The 2D fighter has been a part of the staple diet of gaming since those days when arcades were still a relevant and integral part of the school dinner hour for hordes of young gamers.
Personally I was never a particularly big fan. Sure, on occasion you could find me popping ten pence pieces into a fighter but by and large it’s been a genre I’ve been happy to dip a toe into without ever truly taking the plunge.
Having said that, fear not good readers, as armed with an open mind and a ridiculously short skirt I’m ready to tackle Skullgirls, the new eye candy beat-em-up from the minds of the Reverge Labs team, to see if it has a punch to stagger the heavyweights or it’s still trying to get the top off the ketchup.
Seconds out, round 1.
Let’s talk about something that’s going to grab you long before your opponent manages to, and that’s Skullgirls visual style.
It’s rare, in fact this may be a first, that I begin a review by talking graphics but, in this case I have to make an exception. A world of hand-painted wonderfullness dances before you from the very off. The meticulous attention to detail is phenomenal, each character seems to have been showered with a heartful of love and care before being breathed full of the sort of life that other similar games can only dream of reaching. When viewing the finished fighters in all their glory it’s easy to imagine the initial drawings and development that led to them becoming fully fledged members of the Skullgirls team. Add to the pristine lead characters an excellent array of backdrops and Skullgirls steps away from being mere graphics and enters the realm of something that should probably adorn the wall of some fancy art shop. Playing is akin to engaging in an interactive painting.
Anyway, I think you get the gist, it’s quite pretty, if of course by ‘quite‘ I mean lipsmackingly blooming gorgeous!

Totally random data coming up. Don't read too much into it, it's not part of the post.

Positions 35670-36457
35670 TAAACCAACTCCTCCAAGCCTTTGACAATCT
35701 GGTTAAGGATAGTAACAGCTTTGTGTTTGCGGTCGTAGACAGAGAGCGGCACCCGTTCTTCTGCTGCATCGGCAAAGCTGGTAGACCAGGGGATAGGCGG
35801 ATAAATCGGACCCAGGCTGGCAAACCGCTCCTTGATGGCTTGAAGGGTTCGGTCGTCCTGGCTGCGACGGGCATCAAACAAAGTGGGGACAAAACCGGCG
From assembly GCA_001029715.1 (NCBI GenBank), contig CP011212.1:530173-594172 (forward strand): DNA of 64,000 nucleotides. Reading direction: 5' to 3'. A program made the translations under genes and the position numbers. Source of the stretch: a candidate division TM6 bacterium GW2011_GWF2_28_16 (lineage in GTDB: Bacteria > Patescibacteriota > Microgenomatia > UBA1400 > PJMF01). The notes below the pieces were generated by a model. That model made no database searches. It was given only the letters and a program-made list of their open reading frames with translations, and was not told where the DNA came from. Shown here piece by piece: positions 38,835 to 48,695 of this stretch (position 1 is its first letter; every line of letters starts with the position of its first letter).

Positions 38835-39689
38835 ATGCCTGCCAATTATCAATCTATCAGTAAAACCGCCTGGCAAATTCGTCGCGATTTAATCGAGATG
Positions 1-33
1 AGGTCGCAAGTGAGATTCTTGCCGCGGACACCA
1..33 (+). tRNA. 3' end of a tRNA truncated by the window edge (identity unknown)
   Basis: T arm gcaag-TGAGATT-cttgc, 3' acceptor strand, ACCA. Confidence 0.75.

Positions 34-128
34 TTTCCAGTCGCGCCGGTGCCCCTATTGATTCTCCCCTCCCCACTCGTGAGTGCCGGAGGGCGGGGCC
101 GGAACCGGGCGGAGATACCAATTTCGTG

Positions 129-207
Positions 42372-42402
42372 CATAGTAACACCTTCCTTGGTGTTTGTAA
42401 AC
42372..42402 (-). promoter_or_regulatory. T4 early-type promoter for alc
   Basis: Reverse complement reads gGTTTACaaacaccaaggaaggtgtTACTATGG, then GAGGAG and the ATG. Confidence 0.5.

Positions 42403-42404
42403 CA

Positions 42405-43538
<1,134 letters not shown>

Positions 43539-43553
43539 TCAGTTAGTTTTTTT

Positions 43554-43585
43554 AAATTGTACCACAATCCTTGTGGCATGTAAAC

Ding Ding, round 2.
So Reverge labs have got the looks right but as we all know only too well it’s worthless unless there’s some seriously tasty gameplay to back it up. Thankfully it looks like someone at Reverge had the ‘gameplay is important after all’ chapter in the ‘what gamers really want’ manual bookmarked as Skullgirls is more than just a pretty face.
The game’s story mode revolves around the legendary Skull Heart. Shrouded in mystery this strange atrifact is said to harbour the power to grant a single wish to the woman who holds it. There is of course a catch. The woman must be pure of heart, if not, she will become a Skullgirl, a twisted creature on a path of rage and destruction. It’s actually a storyline that it’d be nice to delve much deeper into, but, with this being a beat-em-up the story plays second, or perhaps even third fiddle to the action.
We see each characters reason for seeking the Skull Heart in brief snippets and comic book shots but it seems to be there because, well, it has to be, this is story mode after all. Gripe number one for myself is that at times following the opening cut scene and as we lurch headlong into fight number one there seems to be no explanation as to why we’re facing this particular opponent. This happened in my first playthrough and I was left guessing as to what had brought these warriors together.
Still this was soon forgotten as the slick, silky smooth fighting action got under way. Now I said I’ve never really been a huge fan of this genre but every now and then a game comes along that could be the one to convert me.